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Quality of care in Icelandic nursing homes measured with Minimum Data Set quality indicators: retrospective analysis of nursing home data over 7 years



Quality of care in Icelandic nursing homes measured with Minimum Data Set quality indicators: retrospective analysis of nursing home data over 7 years



International Journal of Nursing Studies 49(11): 1342-1353



The increasing need for long-term care as well as diminished financial resources may compromise the quality of care of older people. Thus the need for clinically based quality of care monitoring to guide development of long-term services has been pointed out. The aim of this study was to investigate trends in quality of care during 2003-2009 as reflected in the Minimum Data Set quality indicator outcome in Icelandic nursing homes and to investigate the association of Minimum Data Set quality indicators with residents' health status (health stability, pain, depression and cognitive performance) and functional profile (activities of daily living and social engagement). Retrospective analysis of nursing home data over 7 years. The sample used for analysis was 11,034 Minimum Data Set assessments of 3694 residents living in Icelandic nursing homes in 2003-2009. Minimum Data Set quality indicators were used to measure quality of care. The chi-square test for trend and multivariate logistic regression were used to analyse the data. The mean age of residents during the period of the study ranged from 82.3 (SD 9.1) to 85.1 (SD 8.3) and women accounted for from 65.2% to 67.8%. Findings for 16 out of 20 quality indicators indicated a decline in quality of care (p<0.05), although in 12 out of 20 indicators the prevalence was lower than 25%. One quality indicator showed improvement, i.e. for "Bladder and bowel incontinence without a toileting plan" from 17.4% in 2003 decreasing to 11.5% in 2009 (p<0.001). Residents' health and functional status partially explain the increased prevalence of the quality indicators over time. Further developments in quality of care in Icelandic nursing homes need to be monitored as well as the association between residents' health and functional status and the Minimum Data Set quality indicator outcome. The areas of care where the Minimum Data Set quality indicators showed need for improvement included treatment of depression, number of medications, resident activity level and behavioural symptoms.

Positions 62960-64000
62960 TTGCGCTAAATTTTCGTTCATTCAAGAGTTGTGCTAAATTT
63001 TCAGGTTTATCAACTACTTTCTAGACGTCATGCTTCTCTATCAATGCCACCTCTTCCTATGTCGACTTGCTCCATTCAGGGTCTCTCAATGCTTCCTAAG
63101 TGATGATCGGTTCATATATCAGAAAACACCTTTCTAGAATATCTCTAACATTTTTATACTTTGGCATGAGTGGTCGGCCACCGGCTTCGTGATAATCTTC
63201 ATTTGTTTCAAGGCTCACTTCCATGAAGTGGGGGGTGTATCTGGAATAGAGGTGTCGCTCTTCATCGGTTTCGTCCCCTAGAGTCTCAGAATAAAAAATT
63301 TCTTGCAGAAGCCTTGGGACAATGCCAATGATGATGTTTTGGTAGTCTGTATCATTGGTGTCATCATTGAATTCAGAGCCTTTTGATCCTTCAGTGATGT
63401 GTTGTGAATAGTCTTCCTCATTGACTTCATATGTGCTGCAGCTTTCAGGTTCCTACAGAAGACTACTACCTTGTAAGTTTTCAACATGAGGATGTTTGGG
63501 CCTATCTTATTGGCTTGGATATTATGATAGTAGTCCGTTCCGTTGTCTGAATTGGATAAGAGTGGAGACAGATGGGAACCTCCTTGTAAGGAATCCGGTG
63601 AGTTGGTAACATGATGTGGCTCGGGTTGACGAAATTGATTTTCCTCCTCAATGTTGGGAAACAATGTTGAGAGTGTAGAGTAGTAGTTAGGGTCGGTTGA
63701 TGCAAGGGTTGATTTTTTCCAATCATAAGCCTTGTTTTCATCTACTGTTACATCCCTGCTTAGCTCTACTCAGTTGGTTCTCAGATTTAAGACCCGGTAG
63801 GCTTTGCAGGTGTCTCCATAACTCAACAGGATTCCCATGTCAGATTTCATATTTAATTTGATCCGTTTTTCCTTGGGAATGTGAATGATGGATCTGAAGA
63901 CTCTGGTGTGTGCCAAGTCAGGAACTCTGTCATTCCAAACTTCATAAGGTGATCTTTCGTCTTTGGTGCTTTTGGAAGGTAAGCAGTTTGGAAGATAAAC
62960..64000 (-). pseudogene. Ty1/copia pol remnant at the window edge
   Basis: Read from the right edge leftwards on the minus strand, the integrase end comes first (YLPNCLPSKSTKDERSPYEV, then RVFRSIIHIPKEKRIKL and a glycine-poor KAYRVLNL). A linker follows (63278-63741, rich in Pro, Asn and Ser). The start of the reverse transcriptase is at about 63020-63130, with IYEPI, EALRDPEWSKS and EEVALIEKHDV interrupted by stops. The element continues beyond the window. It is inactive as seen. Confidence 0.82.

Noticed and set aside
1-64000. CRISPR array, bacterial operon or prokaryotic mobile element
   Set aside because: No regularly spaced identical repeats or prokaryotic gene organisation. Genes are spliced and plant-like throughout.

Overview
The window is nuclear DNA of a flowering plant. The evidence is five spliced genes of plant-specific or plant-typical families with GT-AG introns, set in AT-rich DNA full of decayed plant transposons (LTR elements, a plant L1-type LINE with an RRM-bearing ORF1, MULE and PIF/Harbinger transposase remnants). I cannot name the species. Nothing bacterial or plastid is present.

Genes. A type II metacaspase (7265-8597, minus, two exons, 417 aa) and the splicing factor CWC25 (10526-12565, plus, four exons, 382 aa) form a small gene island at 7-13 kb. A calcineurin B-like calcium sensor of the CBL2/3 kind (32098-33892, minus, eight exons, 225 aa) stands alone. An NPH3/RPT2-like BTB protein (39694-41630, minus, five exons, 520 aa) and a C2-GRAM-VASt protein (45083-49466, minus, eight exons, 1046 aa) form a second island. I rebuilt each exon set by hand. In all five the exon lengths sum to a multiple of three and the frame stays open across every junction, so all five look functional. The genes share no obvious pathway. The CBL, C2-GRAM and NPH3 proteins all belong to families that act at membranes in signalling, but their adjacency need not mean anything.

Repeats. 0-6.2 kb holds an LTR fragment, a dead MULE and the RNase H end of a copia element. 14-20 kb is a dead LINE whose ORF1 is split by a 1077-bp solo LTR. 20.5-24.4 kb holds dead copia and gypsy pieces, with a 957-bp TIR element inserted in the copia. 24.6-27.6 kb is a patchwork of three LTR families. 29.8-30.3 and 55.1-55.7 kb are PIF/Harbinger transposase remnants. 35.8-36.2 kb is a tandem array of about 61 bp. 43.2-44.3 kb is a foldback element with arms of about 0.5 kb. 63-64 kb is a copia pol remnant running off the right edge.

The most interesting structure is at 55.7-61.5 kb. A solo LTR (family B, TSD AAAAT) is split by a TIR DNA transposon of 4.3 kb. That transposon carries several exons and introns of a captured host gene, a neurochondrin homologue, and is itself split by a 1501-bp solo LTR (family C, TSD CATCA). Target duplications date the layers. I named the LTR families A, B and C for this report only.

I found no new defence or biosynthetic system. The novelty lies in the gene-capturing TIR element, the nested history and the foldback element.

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Accession: 036472833

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PMID: 22749461

DOI: 10.1016/j.ijnurstu.2012.06.004


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